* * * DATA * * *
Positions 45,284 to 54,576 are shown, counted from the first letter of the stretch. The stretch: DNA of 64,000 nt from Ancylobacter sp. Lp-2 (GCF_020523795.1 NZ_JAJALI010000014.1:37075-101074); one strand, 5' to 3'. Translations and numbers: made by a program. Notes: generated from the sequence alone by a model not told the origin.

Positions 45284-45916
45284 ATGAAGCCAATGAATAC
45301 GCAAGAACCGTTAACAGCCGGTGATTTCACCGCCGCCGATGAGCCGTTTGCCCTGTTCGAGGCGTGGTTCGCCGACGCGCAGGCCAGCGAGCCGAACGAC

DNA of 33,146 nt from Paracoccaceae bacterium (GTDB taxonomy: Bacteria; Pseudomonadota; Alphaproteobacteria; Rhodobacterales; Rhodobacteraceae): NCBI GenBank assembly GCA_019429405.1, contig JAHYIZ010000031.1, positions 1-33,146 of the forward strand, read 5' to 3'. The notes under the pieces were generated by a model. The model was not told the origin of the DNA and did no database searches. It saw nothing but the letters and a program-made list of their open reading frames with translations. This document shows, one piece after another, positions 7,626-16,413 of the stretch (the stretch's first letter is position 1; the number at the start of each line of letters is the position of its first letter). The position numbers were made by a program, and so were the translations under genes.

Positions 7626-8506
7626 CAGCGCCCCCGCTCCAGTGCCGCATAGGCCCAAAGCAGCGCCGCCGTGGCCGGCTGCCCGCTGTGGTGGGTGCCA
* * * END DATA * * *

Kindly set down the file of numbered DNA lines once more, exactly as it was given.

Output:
Positions 45,284 to 54,576 are shown, counted from the first letter of the stretch. The stretch: DNA of 64,000 nt from Ancylobacter sp. Lp-2 (GCF_020523795.1 NZ_JAJALI010000014.1:37075-101074); one strand, 5' to 3'. Translations and numbers: made by a program. Notes: generated from the sequence alone by a model not told the origin.

Positions 45284-45916
45284 ATGAAGCCAATGAATAC
45301 GCAAGAACCGTTAACAGCCGGTGATTTCACCGCCGCCGATGAGCCGTTTGCCCTGTTCGAGGCGTGGTTCGCCGACGCGCAGGCCAGCGAGCCGAACGAC

DNA of 33,146 nt from Paracoccaceae bacterium (GTDB taxonomy: Bacteria; Pseudomonadota; Alphaproteobacteria; Rhodobacterales; Rhodobacteraceae): NCBI GenBank assembly GCA_019429405.1, contig JAHYIZ010000031.1, positions 1-33,146 of the forward strand, read 5' to 3'. The notes under the pieces were generated by a model. The model was not told the origin of the DNA and did no database searches. It saw nothing but the letters and a program-made list of their open reading frames with translations. This document shows, one piece after another, positions 7,626-16,413 of the stretch (the stretch's first letter is position 1; the number at the start of each line of letters is the position of its first letter). The position numbers were made by a program, and so were the translations under genes.

Positions 7626-8506
7626 CAGCGCCCCCGCTCCAGTGCCGCATAGGCCCAAAGCAGCGCCGCCGTGGCCGGCTGCCCGCTGTGGTGGGTGCCA